B-series in 2017
|Owner||Public Transport Authority|
|Transit type||Commuter Rail|
|Number of lines||5|
|Number of stations||72 (3 underground)|
|Annual ridership||60.6 million (2017-18)|
|Character||Heavy rail, grade separated|
|Number of vehicles||48 two-car sets and 78 three car sets|
|System length||180.8 km (112.3 mi)|
|Track gauge||1,067 mm (3 ft 6 in)|
Perth's passenger rail network covers 180.8 km (112.3 mi) of track with 72 stations on five lines across the city's greater metropolitan area. Over the last three decades the rail network has undergone rapid expansion. Between 1981 and 2016 the network tripled in route length and was electrified. The Northern Suburbs Railway was opened in 1993 and was progressively extended, while the new 72 km (45 mi) Mandurah line was opened in 2007. Rail patronage over this period grew from just 6.5 million passengers in 1981 to 60.6 million in 2017-18.
Perth's rail network is a Commuter Rail service that connects its suburbs with the city centre. It is notable within Australia, however, for its high frequency of services and high average speeds. Its main hub is Perth railway station, which serves all Transperth rail lines in the central business district.
In addition to the suburban network, there are a number of regional rail services provided by Transwa. There are currently several large extensions to the network either under construction or planned, including the Forrestfield-Airport Link, under the Metronet expansion project.
- 1 History
- 2 Future expansion
- 3 Suburban services
- 4 Patronage
- 5 Fleet
- 6 Depots
- 7 See also
- 8 References
- 9 External links
The Fremantle to Guildford line commenced operating as a steam-powered service in March 1881, followed by the Perth to Armadale line in May 1889, and the Perth to Joondalup line (now Butler) in 1993 and the Perth to Mandurah line in December 2007. The Fremantle line service ceased in September 1979 but was reinstated in July 1983. Diesel trains were used on the rail network until the three lines then in service, the Armadale, Fremantle and Midland, were electrified in the early 1990s.
The first service with the A-series train was introduced in September 1991, with regular services beginning on the Armadale line on 7 October 1991. The Midland and Fremantle lines commenced service with the then-new A-series trains in December 1991.
The conversion from diesel to electric trains was accompanied by many upgrades to the rail network, such as upgrades to stations and tracks, and the cost of the undertaking was estimated at around $109 million.
Northern Suburbs Transit System
The Northern Suburbs Transit System was the name given to the project to provide high-speed passenger rail services to the northern corridor of metropolitan Perth. To service the expanding northern suburbs, Joondalup line was built in the median of the Mitchell Freeway in the early 1990s, after several years of planning. The line was later extended to Currambine in 1993, to Clarkson in 2004 and Butler in 2014.
Legislation for the construction of the Mandurah Line was passed in December 1999. The original proposed route branched from the Armadale line at Kenwick, and then ran alongside the freight lines until Jandakot where it would run in the middle of the Kwinana Freeway. However, a bill passed in November 2002 after a change of state government saw that the route would start at Perth, traverse the Kwinana Freeway, and then continue along its initial route after Jandakot.
Construction of the line started in February 2004 and it opened on 23 December 2007.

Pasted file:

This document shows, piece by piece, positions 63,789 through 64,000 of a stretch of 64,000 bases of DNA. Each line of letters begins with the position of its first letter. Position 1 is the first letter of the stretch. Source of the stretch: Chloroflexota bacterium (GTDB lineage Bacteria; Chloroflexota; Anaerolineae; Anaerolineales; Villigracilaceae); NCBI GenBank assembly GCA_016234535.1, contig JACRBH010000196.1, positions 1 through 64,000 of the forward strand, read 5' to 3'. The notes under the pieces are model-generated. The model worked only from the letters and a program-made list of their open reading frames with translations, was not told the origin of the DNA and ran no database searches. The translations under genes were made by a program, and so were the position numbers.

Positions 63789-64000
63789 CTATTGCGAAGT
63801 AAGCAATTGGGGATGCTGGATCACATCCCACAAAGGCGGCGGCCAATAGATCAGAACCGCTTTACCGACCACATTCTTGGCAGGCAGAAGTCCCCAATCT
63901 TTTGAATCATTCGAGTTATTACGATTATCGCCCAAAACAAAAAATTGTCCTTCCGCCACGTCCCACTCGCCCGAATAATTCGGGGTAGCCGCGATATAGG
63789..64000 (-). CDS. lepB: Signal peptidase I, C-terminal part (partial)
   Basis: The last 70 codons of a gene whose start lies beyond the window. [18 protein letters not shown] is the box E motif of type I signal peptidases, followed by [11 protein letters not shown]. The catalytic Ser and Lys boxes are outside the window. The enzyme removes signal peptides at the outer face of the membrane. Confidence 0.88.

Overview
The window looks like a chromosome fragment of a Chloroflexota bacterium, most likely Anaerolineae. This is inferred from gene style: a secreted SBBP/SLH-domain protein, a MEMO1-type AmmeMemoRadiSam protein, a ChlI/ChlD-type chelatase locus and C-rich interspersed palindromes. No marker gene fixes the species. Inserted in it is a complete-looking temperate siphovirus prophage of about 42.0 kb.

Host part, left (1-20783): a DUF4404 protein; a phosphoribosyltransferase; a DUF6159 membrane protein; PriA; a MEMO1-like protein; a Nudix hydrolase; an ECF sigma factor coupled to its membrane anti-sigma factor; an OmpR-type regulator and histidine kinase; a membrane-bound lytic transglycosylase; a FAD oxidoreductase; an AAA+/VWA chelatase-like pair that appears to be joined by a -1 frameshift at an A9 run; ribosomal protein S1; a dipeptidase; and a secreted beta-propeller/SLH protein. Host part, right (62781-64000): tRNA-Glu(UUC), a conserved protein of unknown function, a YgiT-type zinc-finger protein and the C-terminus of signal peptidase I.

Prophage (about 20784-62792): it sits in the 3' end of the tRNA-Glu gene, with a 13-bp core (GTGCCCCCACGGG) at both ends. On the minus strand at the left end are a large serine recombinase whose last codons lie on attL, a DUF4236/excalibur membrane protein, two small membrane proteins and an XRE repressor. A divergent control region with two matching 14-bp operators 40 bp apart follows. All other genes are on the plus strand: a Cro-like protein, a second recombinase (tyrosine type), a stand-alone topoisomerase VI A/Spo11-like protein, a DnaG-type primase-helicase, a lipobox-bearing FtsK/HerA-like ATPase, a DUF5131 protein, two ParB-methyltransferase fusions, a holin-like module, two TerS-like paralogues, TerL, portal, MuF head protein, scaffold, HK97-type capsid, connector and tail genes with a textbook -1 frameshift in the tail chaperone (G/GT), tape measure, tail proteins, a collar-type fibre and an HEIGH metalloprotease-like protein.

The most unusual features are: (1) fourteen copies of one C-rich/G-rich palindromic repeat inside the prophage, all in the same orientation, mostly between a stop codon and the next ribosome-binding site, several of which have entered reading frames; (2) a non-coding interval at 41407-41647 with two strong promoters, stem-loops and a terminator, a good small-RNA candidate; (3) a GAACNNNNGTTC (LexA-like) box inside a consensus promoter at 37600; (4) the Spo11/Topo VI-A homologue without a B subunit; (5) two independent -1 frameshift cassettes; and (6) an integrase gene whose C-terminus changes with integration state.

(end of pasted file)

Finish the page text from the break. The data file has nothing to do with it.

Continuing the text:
Because the government did not begin its review of the Mandurah Line masterplan until after construction had begun, the tunnel under the Roe Highway had already been constructed. To make use of the new tunnel, the government decided to convert this section into a small spur line to Thornlie.
It was decided that Armadale trains would alternate with Thornlie trains, with the Thornlie trains stopping at all stations and Armadale trains only stopping at Oats Street and Cannington stations. Thornlie station opened on 7 August 2005.
In 2003, the government launched the New MetroRail program as the official name of the upgrades to the rail network. This program included the following projects:
- Extension of the Joondalup line to Clarkson and the construction of a new Currambine station.
- Construction of Nowergup railway depot.
- Purchasing 93 B-series carriages to service the Clarkson and Mandurah lines. These railcars would be configured as 31 three-car sets.
- Construction of the Thornlie line and Armadale spur line.
- Rebuilding Armadale, Bassendean and Gosnells stations in 2004/05.
- New Greenwood station built in 2005 between Warwick and Whitfords to relieve the pressure on these stations.
- Upgrade of West Leederville station, including a third platform, to help serve crowds from Subiaco Oval.
Prior to the 2017 Western Australian state election, the then-opposition Labor Party promised a large expansion to Perth's rail network under the title Metronet. After the comprehensive victory by Labor, the Mark McGowan government established Metronet as an agency of the Public Transport Authority to oversee a number of projects to expand and improve the network. Projects in stage one include:
In August 2014, the government announced the 8.5 km Forrestfield-Airport Link would be constructed providing a service to Perth Airport and Forrestfield. Construction commenced officially in November 2016, with the line due to open in 2020.
A rail link to Ellenbrook had been originally promised by then-Premier Alan Carpenter and Opposition Leader Colin Barnett prior to the 2008 elections, however this proposal was not realised. Mark McGowan revived the project in 2017. A business case is currently being prepared for a new 21 km Ellenbrook spur line with stations at Morley, Noranda, Malaga, Bennett Springs, Whiteman and Ellenbrook. Construction work is expected to start in 2019 and be completed in 2022.